Dangerous Border Crossers: The Artist Talks Back

By Guillermo Gómez-Peña | Go to book overview

Vladivostok: An Untranslatable Memory

Radio Chronicle

In July of 1990, I traveled to the Soviet Far East as part of a binational human rights commission involving “citizen diplomats” from San Diego and Tijuana. The objective was to exchange information with Soviet groups. It was the stormy year of perestroika, and we were one of the first “Western delegations” to visit the closed city of Vladivostok since the Stalin years. Unlike my colleagues, who presented either straight political data on human rights abuses at the US/Mexico border or decorative art objects as presents, I chose to present my politicized performance art.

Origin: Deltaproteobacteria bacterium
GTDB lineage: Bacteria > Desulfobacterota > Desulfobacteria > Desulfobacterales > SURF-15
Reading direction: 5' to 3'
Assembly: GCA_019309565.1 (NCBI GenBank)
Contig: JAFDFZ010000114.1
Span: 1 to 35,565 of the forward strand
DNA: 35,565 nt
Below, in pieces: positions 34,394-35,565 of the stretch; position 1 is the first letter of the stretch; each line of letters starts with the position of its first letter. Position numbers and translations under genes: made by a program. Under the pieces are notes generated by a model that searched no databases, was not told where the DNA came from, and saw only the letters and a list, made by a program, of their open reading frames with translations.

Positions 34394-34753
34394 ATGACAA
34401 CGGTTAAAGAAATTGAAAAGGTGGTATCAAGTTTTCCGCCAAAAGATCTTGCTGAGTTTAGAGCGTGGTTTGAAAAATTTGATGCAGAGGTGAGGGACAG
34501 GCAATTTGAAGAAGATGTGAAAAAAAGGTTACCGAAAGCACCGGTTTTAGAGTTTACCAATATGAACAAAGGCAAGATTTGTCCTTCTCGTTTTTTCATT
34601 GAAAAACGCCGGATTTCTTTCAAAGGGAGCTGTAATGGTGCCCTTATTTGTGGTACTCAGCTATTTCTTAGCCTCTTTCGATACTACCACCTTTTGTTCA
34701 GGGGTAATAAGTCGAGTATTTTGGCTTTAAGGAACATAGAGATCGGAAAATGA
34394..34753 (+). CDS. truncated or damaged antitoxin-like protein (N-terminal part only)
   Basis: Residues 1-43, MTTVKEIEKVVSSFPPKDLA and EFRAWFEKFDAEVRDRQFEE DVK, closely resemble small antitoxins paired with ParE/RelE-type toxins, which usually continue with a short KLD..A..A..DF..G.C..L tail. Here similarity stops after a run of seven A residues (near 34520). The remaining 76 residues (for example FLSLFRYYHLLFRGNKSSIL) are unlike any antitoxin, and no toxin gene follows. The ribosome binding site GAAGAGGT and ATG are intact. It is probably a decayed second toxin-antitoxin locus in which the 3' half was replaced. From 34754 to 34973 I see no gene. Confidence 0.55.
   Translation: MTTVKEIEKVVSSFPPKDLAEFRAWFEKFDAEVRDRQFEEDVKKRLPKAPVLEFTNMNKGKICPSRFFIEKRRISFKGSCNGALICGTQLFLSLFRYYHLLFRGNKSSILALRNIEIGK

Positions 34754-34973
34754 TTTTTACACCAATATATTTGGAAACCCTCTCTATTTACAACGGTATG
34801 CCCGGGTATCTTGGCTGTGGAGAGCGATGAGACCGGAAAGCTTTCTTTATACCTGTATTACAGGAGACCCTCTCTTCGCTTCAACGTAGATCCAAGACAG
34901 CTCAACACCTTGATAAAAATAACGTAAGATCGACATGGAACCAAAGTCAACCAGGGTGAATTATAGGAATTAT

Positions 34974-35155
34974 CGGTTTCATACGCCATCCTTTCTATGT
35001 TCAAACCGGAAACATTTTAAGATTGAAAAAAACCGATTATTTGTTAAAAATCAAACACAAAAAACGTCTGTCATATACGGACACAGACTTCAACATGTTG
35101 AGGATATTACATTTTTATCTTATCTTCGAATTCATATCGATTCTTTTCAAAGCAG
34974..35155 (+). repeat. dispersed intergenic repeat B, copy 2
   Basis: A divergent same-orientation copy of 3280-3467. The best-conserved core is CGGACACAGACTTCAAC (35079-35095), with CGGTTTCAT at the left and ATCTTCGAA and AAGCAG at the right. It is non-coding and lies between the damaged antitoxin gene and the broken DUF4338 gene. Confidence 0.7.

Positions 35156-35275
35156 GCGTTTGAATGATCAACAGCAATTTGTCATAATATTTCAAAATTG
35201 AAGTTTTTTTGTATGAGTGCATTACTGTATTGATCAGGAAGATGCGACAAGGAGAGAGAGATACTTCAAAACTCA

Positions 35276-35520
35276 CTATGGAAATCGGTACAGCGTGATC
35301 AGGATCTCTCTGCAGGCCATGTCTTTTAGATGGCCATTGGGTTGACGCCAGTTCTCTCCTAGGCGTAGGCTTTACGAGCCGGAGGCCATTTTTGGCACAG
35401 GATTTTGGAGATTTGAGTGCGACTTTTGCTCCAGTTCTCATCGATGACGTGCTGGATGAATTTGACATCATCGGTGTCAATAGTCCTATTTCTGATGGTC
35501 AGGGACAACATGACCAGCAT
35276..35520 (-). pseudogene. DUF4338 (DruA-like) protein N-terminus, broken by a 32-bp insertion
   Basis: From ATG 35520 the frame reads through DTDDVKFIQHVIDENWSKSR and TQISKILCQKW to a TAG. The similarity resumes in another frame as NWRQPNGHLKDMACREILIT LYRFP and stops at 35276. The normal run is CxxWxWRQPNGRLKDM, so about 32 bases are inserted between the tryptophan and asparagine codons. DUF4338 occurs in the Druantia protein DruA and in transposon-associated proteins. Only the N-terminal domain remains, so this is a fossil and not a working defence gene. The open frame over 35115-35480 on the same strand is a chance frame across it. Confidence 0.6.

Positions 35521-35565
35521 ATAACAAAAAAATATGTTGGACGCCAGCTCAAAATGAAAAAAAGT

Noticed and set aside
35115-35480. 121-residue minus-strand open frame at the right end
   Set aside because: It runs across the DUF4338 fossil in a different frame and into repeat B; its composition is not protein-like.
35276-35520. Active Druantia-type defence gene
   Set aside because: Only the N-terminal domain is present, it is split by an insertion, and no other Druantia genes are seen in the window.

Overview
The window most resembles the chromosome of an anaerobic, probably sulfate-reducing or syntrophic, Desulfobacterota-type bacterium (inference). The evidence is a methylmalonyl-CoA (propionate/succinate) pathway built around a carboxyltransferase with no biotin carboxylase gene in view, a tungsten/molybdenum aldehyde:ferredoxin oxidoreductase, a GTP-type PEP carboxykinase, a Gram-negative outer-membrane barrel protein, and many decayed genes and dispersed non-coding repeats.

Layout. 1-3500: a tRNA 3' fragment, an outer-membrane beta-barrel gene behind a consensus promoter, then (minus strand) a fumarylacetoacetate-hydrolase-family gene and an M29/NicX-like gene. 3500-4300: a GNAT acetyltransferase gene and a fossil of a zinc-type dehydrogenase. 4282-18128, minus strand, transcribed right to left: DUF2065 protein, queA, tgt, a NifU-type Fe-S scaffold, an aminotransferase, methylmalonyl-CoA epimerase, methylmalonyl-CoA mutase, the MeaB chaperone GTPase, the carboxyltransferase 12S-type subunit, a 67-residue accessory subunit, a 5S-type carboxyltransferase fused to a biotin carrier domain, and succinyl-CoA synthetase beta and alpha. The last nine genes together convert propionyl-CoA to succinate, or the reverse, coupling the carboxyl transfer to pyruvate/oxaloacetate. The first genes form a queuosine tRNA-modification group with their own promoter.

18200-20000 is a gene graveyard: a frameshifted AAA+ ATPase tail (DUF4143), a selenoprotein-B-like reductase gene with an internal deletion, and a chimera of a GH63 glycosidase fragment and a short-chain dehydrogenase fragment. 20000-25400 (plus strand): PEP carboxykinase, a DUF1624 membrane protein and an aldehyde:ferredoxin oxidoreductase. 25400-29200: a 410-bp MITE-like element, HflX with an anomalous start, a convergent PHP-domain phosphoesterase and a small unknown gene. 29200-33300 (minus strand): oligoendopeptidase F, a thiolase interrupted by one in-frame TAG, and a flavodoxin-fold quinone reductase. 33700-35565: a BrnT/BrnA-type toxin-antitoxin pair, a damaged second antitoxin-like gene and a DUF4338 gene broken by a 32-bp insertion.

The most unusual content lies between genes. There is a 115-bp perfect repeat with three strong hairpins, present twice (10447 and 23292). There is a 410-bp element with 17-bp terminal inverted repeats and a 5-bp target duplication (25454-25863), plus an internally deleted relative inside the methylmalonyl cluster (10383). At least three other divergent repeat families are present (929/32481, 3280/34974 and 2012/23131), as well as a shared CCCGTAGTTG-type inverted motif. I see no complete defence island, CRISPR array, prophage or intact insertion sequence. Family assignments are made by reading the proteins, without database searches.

I will never forget my first performance in Vladivostok, a true challenge in intercultural diplomacy. The event was to take place at the monumental Convention Center, which to my foreign eyes looked like a Mexican Olympic gym from the 70s. My Soviet hosts provided me with a room to rehearse, sour coffee, hard cookies, and two translators: a 65-year-old physicist who spoke Russian and “British English,” and a 20-year-old woman who claimed to have been “Miss Vladivostok” two years before. She spoke Russian, of course, and a very peculiar Spanish “learned with the help of some 1940s records from Spain.” Our only rehearsal consisted of a surreal trilingual discussion about what they perceived to be the content of my Spanglish monologue. After two hours, we finally decided on a strategy for translation: I would perform a five minute excerpt from my monologue and freeze, then my two involuntary border art “collaborators” would walk on stage and translate, or rather, attempt a translation. Then I would unfreeze and continue my monologue for five more minutes, then freeze again as the translators stepped on stage to continue translating…And so on and so forth. That’s precisely what we did. So, a spoken word performance that

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